Roberto’s — Helmed by chef Roberto Paciullo, who was born in Salerno, this 13-year-old place casually evokes the kind of real trattoria you yearn for after your Italian vacation ends. Consult the chalkboard menu for seasonal specials, which may include fricasseed rabbit, eggplant casserole, and well-sauced homemade pastas. 603 Crescent Ave, Bronx, (718) 733-9503
Gurra Café — While Balkan bar food is not uncommon in the New York area, this Albanian place does it generously, cheaply, and well. In an intimate cafe setting, where the cook occasionally looks up from his work to see how you’re liking your food, find a simple menu of bean stews and simply grilled sausages, along with hearty salads laced with crumbled feta. 2325 Arthur Ave, Bronx, (718) 220-4254
Arthur Avenue Retail Market — This colorful European-style market dates from the days when Fiorello LaGuardia was mayor. It offers stalls selling produce, meat, pastas, houseplants, and cigars, but also has several small cafes and sandwich shops, including Café al Mercato, a wonderful Sicilian lunch counter, and a salumeria and sandwich shop called Mike’s Deli. 2321 Hughes Ave, Bronx, (347) 590-6711
Once a hardscrabble neighborhood dominated by Irish gangs, the fortunes of this region sandwiched between Chelsea and Upper West Side have been improving over the last three decades. It’s now a vast smorgasbord of ethnic eating at prices that — while not the cheapest — remain reasonable.
Larb Ubol — Of the amazing stock of 30 Thai restaurants in Hell’s Kitchen — most of them located along 9th Avenue — this is the best. Chef Ratchanee Sumpatboon concentrates on the cooking of northeast Thailand’s Esan region, which means fiery green-papaya salads, sour sausages served with toasted peanuts and fresh ginger, Chinese-leaning noodles, and spicy, meal-size soups. 480 9th Ave, (212) 564-1822
Azuri Café — This ancient Israeli spot is intimate to say the least and the proprietor is sometimes a bit grumpy, but the food (we might term it "kosher hippie") is freshly prepared and spectacular. Sit at one of the small tables and enjoy falafels right out of the fat, meaty kebabs, and some of the city’s best baba and hummus. 465 W 51st St, (212) 262-2920
Tulcingo Del Valle — Named after a municipality in the arid southern reaches of Puebla, Tulcingo Del Valle was one of Manhattan’s first bodega-taquerias. The whole range of Mexican and Mexican-American cooking is on display; consult the chalkboard for such specialties as home-style Mexican mole and pork ribs with purslane. 665 10th Ave, (212) 262-5510
Ariana Afghan Kebab — A hearty welcome awaits you inside this homey, well-decorated enclave, featuring stampeding horsemen wielding swords and colorful fringed textiles. Feast on charcoal-grilled kebabs, pumpkin-stuffed turnovers called bolanee, charred flatbreads, yogurt-laced soups, and savory stewed vegetables. 787 9th Ave, (212) 262-2323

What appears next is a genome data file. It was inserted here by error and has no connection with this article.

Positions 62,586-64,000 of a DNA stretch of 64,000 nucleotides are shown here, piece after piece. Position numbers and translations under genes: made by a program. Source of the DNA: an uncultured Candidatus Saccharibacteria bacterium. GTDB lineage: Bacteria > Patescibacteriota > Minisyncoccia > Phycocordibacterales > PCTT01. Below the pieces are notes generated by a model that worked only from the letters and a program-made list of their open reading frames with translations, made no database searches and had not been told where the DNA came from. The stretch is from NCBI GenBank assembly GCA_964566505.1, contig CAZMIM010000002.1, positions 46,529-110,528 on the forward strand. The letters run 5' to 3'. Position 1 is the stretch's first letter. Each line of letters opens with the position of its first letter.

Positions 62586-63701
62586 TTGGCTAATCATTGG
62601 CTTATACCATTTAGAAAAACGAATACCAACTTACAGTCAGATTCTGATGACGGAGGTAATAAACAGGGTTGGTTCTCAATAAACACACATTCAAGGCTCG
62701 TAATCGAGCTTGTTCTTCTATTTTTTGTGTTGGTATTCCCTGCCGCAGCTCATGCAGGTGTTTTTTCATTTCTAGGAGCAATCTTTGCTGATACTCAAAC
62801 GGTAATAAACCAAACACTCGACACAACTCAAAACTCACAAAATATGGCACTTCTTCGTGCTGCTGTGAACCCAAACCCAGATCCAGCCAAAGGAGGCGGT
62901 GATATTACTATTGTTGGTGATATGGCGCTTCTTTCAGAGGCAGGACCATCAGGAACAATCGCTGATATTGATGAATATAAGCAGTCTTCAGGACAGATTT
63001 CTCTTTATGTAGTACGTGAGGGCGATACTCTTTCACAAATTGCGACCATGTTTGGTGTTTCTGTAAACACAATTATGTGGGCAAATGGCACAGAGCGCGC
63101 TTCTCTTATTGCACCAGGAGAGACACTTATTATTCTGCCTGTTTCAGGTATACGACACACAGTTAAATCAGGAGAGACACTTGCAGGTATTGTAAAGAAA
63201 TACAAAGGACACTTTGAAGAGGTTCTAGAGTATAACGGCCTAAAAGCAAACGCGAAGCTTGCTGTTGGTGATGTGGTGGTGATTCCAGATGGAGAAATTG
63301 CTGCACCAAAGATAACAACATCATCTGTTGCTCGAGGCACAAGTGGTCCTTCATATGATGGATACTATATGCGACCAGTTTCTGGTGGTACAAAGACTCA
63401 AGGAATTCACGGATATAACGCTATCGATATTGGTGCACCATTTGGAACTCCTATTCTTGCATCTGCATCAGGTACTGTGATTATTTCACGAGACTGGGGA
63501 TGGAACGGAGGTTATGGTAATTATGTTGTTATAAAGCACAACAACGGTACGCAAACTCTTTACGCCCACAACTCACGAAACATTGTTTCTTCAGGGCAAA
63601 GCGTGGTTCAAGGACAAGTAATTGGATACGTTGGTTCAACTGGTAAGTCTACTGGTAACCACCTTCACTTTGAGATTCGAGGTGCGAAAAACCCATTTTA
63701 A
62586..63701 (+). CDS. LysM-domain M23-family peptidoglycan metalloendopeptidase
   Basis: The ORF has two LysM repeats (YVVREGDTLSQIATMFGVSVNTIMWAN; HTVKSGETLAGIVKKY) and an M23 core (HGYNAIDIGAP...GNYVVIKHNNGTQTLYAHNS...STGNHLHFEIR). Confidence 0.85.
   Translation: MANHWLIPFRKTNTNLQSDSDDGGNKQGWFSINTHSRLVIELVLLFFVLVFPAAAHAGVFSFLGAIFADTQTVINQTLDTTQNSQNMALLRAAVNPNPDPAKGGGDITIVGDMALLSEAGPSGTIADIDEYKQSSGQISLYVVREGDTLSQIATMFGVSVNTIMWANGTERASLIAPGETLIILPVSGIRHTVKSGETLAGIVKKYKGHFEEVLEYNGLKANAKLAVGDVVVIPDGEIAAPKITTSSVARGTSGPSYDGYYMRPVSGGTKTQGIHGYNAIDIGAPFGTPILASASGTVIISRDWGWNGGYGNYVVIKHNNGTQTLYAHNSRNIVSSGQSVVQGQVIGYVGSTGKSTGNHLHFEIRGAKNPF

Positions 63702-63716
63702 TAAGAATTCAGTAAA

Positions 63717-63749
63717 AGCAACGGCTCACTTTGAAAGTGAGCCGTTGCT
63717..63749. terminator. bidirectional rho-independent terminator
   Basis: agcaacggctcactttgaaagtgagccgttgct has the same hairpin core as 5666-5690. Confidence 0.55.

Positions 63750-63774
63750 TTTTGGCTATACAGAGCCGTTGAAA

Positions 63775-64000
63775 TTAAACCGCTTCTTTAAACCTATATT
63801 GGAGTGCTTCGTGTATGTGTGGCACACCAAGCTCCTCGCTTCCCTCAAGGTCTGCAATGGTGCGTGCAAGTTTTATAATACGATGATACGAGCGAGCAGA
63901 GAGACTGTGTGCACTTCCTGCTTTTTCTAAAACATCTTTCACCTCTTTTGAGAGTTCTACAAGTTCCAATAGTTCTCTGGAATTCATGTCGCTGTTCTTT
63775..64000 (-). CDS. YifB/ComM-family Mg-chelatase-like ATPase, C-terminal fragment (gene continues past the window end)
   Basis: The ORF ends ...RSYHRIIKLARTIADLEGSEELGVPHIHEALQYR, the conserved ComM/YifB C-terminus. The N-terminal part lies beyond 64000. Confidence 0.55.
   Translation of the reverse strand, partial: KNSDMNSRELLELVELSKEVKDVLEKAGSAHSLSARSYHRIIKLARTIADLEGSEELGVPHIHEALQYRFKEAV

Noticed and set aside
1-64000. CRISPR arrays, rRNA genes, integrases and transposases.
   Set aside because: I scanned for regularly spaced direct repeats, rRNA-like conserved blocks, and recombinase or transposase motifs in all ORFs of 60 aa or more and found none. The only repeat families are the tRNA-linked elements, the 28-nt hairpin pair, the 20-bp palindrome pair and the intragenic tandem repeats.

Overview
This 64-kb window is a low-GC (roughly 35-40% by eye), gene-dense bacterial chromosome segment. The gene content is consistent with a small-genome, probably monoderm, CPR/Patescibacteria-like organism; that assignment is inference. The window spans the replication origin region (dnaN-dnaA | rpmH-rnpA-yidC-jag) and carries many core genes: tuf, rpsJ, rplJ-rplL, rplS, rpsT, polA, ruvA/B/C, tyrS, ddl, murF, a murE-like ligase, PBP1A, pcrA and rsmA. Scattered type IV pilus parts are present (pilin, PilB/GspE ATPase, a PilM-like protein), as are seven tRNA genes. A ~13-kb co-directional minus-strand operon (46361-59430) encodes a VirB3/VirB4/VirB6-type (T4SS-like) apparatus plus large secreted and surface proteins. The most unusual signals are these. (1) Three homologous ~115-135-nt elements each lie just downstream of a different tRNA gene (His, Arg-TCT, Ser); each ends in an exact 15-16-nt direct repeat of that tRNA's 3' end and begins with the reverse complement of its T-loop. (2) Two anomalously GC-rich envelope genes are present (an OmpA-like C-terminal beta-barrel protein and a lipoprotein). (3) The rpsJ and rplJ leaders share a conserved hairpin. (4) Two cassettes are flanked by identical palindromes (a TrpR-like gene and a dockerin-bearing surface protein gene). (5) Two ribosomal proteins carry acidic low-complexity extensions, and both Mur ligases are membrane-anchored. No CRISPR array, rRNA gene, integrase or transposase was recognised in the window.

Gazala Place — Chef Gazala Halabi uses a domed griddle to produce the gossamer pitas that are the signature of the Middle Eastern cooking of the Druze tribe. Other viands are more recognizable, include ground-beef kutfa, stewed fava beans, and various permutations of creamy hummus. This is one of the city’s best BYOB places. 709 9th Ave, (212) 245-0709
Jackson Heights is a middle class enclave of handsome multifamily dwellings in the Tudor and French Chateau styles along tree-lined streets. But its many shopping thoroughfares are hopping with inexpensive restaurants catering to the working classes of many ethnicities.
Phayul — Climb the narrow twisting stairway past a beauty parlor to get to this second-floor aerie of Tibetan food. No yak, but plenty of mung bean jelly salads, blood sausage, momos, and other dishes, some dotted with Sichuan peppercorns. 37-65 74th Street, Queens, (718) 424-1869
Taqueria Coatzingo — This expansive place has morphed into something far more than a taqueria; in fact, the double storefront now lays claim to being the city’s most ambitious (though not expensive) Pueblan restaurant, with a multipage menu covering all the culinary bases, from grilled steak served with cactus to tongue tacos to Mexican eggs done a dozen ways. 76-05 Roosevelt Ave, Queens, (718) 424-1977
La Casa Del Pollo — Cheap, succulent, spice-rubbed chicken is the specialty of this Peruvian rotisserie —one of several on Roosevelt Avenue. But don’t stop your ordering there, the menu also offers meaty pork ribs, fried yuca, soups, and Peruvian-Chinese fare at this cafe with a pleasant dining room filled with families. 87-07 Roosevelt Ave, Queens, (718) 424-7312
Aroma Brazil — This rare Brazilian restaurant offers a pay-as-you-go buffet with the usual salads, steamed tubers, and black beans, but go directly instead to the window at the rear, where the barbecued meat selections are prepared. Pick your meats, then go to the buffet to fill in the empty spaces on the plate. 75-13 Roosevelt Ave, Queens, (718) 672-7662
Samudra — The vegetarian cuisine of South India, which includes dosa, idlis, and other dishes made from fermented batters of lentils and rice, is ably represented at this pleasant, informal spot, which is somewhat off the beaten track. The chutneys are especially good, too, and the prices cheap for the genre. 75-18 37th Ave, Queens, (718) 255-1757